Longtime West Villager Jonathan Kuhn shared these photos and remembrances of former Mayor David Dinkins with The Village Sun. Kuhn is the director of Art and Antiquities for the New York City Parks Department, which oversees all the artwork and monuments in the city’s public parks.
Should you be running anything on the recent death of Mayor Dinkins, perhaps you’d find these “monumental” photos I took of him of interest in using.
One is a picture of him at the unveiling of George Segal’s “Gay Liberation” monument in Christopher Park on June 23, 1992. The monument, now a pilgrimage site and turned into a national monument, was controversial at the time, and its installation came amidst the height of the AIDS epidemic and before gay marriage was legalized.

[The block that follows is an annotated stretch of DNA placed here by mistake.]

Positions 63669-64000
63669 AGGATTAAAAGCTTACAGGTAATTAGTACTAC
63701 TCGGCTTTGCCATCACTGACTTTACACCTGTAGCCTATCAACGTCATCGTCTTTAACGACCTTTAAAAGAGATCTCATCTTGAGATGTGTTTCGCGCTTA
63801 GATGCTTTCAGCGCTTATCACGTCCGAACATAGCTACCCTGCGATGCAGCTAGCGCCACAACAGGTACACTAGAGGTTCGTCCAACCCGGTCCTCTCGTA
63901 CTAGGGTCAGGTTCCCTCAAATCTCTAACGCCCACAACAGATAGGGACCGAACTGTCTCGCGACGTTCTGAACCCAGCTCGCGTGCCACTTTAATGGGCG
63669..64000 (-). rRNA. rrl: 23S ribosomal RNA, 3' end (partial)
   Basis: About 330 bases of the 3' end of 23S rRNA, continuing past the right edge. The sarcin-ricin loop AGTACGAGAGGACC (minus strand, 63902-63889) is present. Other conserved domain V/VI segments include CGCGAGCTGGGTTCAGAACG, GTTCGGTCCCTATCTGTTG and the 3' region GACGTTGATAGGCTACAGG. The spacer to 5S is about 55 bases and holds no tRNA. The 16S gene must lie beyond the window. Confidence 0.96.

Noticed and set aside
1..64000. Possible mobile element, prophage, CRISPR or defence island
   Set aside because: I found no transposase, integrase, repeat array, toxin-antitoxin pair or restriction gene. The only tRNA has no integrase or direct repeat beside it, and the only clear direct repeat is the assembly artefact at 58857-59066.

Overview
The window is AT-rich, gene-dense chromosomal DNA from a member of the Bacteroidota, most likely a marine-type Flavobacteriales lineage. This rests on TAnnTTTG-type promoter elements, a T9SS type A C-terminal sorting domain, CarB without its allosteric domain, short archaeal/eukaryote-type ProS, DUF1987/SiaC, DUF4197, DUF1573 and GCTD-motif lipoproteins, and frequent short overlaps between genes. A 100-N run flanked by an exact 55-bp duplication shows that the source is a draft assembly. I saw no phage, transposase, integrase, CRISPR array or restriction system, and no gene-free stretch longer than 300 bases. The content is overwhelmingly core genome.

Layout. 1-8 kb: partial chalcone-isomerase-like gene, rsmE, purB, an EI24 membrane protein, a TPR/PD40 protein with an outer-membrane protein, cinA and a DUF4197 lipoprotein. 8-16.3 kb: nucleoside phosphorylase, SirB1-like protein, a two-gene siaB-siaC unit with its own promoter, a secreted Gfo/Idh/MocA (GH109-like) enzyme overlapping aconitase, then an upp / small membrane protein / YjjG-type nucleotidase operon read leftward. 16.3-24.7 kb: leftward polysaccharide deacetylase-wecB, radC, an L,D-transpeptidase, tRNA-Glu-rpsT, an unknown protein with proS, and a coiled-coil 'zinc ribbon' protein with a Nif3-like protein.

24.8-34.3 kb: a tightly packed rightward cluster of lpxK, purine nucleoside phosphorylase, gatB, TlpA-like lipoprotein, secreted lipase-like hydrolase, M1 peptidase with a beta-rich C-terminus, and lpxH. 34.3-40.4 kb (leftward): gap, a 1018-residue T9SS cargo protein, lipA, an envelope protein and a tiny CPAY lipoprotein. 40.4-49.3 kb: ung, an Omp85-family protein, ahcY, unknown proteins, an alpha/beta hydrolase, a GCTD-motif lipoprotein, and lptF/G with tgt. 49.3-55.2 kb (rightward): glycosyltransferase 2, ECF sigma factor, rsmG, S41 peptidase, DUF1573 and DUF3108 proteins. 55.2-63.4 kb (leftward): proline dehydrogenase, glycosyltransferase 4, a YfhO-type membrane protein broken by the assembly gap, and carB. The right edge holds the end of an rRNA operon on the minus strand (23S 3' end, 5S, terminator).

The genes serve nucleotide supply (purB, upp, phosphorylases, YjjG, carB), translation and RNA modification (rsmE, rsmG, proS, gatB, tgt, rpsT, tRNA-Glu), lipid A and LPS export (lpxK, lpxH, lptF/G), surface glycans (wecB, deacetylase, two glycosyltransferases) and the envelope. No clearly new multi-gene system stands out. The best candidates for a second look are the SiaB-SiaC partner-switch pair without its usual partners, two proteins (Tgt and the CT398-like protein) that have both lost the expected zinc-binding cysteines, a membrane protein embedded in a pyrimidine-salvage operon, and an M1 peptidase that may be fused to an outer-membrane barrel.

At the event the mayor temporarily lost his characteristic composure when he was harangued by activists seeking stronger domestic partnership laws.
In the photo I took, Mayor Dinkins joins the two women who posed for the seated figures in the monument, Leslie Cohen and Beth Suskin. (Cohen and Suskin later married after federal law legalized gay marriage.)
The other two pictures I took of the late mayor are from an event held at the Frederick Douglass Memorial [at Central Park West and 110th St.] on Feb. 14, 2018, to commemorate the bicentennial of Douglass’s birth.
Seated on a folding chair, Dinkins spoke compellingly to schoolchildren of the struggle for social progress, and the promise of the next generation. I caught him in a reflective moment at the ceremony.